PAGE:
Hong Kong: Defiant Hong Kong opposition condemned by China


The Chinese government has condemned the mass resignation of most of Hong Kong’s opposition from parliament as an “open challenge” to its authority.

Nearly all pro-democracy lawmakers have resigned in protest after four of their colleagues were deemed threats to national security and dismissed.

Many see Hong Kong’s limited democracy as now being in its death throes.

The UK government has accused China of breaching its commitments to protect Hong Kong’s autonomy.

The former British colony became part of China in 1997 but was promised it could keep some unique freedoms for 50 years.

UK Foreign Secretary Dominic Raab said of Wednesday’s move to remove the four lawmakers: “Beijing’s imposition of new rules to disqualify elected legislators in Hong Kong constitutes a clear breach of the legally binding Sino-British Joint Declaration.

“China has once again broken its promises and undermined Hong Kong’s high degree of autonomy.”

The US also condemned what had happened, saying it was a move towards “one-party dictatorship”, while¬†the EU called for an immediate reversal of the decision.

Hong Kong’s government and authorities in Beijing have defended the disqualifications as lawful.

They were based on new rules from China saying elected legislators should be disqualified if they support Hong Kong’s independence, refuse to acknowledge China’s sovereignty, ask foreign forces to interfere in the city’s affairs, or in other ways threaten national security.

The mainland authorities in Beijing have taken increasingly repressive measures in Hong Kong since mass protests rocked the city last year.

Activists have fled and political parties have disbanded following Beijing’s passing of a new National Security Law in June, which criminalises vague acts including “subversion”. The imposition of the law was also deemed by Britain to have breached the joint declaration, which was signed in 1984.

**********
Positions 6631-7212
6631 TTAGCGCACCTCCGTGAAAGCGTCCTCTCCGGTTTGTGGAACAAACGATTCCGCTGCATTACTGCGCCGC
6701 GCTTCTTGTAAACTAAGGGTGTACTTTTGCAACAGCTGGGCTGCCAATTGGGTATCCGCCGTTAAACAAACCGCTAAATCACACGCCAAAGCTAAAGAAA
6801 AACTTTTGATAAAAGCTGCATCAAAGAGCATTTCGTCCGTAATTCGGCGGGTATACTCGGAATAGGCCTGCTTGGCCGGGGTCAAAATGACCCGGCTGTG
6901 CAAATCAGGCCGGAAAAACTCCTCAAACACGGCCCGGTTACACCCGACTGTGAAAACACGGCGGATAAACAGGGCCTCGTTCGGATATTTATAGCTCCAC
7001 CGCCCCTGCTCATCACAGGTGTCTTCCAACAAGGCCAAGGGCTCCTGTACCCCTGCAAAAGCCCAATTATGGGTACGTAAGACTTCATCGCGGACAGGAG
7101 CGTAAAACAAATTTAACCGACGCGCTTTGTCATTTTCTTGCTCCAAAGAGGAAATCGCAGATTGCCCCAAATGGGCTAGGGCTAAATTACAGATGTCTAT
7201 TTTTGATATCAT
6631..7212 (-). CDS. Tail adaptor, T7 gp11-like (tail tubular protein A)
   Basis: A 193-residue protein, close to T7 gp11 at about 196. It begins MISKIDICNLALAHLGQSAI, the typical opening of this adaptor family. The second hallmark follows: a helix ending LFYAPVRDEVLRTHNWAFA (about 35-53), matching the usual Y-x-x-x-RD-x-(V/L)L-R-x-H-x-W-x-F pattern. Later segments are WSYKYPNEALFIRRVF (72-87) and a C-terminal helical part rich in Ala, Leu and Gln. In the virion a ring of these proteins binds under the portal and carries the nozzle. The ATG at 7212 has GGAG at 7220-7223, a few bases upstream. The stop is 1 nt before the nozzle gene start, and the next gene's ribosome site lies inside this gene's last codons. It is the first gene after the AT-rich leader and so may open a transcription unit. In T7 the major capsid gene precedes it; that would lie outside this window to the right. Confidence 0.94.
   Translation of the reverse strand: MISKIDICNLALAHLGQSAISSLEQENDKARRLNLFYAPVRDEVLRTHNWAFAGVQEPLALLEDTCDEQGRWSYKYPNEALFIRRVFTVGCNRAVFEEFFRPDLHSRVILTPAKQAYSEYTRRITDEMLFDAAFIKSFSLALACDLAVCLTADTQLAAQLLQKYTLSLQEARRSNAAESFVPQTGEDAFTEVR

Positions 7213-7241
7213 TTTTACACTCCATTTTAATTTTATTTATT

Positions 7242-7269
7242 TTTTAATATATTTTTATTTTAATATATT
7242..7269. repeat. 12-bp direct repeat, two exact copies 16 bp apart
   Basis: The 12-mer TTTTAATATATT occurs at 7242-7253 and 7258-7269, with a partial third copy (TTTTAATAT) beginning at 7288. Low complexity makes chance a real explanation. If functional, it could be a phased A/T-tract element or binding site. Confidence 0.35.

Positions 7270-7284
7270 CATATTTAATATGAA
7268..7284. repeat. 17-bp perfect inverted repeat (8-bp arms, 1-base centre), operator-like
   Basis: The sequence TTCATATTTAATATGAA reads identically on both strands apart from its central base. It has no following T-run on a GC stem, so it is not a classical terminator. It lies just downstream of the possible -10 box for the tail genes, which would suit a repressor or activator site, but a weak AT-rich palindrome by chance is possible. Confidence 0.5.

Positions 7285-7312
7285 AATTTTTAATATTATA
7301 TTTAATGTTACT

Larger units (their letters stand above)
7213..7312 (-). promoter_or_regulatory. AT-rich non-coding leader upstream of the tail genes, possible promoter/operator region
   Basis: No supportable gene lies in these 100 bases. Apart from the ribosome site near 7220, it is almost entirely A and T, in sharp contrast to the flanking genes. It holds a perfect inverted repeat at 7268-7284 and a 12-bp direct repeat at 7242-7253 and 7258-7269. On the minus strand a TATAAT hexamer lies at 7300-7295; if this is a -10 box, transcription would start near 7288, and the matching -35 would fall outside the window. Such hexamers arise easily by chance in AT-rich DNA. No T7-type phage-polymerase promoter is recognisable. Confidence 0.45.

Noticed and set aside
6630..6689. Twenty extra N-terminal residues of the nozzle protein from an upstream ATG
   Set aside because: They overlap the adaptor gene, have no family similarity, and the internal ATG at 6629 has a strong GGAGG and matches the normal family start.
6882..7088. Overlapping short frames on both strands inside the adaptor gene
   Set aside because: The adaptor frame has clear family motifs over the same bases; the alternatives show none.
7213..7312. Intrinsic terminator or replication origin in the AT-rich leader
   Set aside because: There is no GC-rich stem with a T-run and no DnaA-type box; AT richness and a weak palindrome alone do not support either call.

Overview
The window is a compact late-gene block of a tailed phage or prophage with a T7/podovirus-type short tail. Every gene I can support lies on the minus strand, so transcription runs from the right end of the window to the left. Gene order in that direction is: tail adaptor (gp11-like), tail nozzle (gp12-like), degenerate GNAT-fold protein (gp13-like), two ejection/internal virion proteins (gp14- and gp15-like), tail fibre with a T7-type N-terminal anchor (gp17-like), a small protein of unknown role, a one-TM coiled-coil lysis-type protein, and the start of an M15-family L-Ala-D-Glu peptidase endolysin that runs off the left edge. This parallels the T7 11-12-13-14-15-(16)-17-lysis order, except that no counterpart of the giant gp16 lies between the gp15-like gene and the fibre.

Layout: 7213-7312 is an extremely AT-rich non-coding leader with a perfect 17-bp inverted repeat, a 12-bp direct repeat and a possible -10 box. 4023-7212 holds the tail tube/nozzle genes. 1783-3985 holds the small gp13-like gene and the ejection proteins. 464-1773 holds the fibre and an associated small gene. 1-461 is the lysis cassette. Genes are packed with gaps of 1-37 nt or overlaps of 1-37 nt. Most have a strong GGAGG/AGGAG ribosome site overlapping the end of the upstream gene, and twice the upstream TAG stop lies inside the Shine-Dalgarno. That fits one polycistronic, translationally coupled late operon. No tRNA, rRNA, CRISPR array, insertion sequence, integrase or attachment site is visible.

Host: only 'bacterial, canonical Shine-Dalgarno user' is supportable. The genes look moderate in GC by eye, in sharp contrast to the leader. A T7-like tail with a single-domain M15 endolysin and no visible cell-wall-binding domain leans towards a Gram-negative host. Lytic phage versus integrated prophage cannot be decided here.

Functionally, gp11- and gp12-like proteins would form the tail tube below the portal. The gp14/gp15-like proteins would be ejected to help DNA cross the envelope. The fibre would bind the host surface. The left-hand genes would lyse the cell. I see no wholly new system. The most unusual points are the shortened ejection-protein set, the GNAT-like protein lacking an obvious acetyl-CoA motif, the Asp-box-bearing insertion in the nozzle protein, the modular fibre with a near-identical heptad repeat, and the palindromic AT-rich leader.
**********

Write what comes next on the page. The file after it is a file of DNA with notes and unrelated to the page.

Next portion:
On Thursday, in response to the disqualification of their colleagues, 15 lawmakers sent in their resignation letters. Their exodus will leave a once-vibrant legislature filled with politicians seen as loyal to the Chinese authorities.

In a last act of defiance, one opposition lawmaker unfurled a banner in the assembly building on Thursday saying the city’s leader, Carrie Lam, was hurting Hong Kong. “She will stink for 10,000 years,” it read.

China’s Hong Kong and Macau Affairs Office on Thursday said the mass walk-out openly challenged the Chinese government’s authority and the Basic Law, Hong Kong’s mini-constitution.

It also said the move showed pro-democracy lawmakers’ “stance of stubborn resistance” against the central government.

“If these lawmakers hope to make use of their resignation to provoke radical opposition and beg for foreign interference, they have miscalculated,” a spokesperson said.


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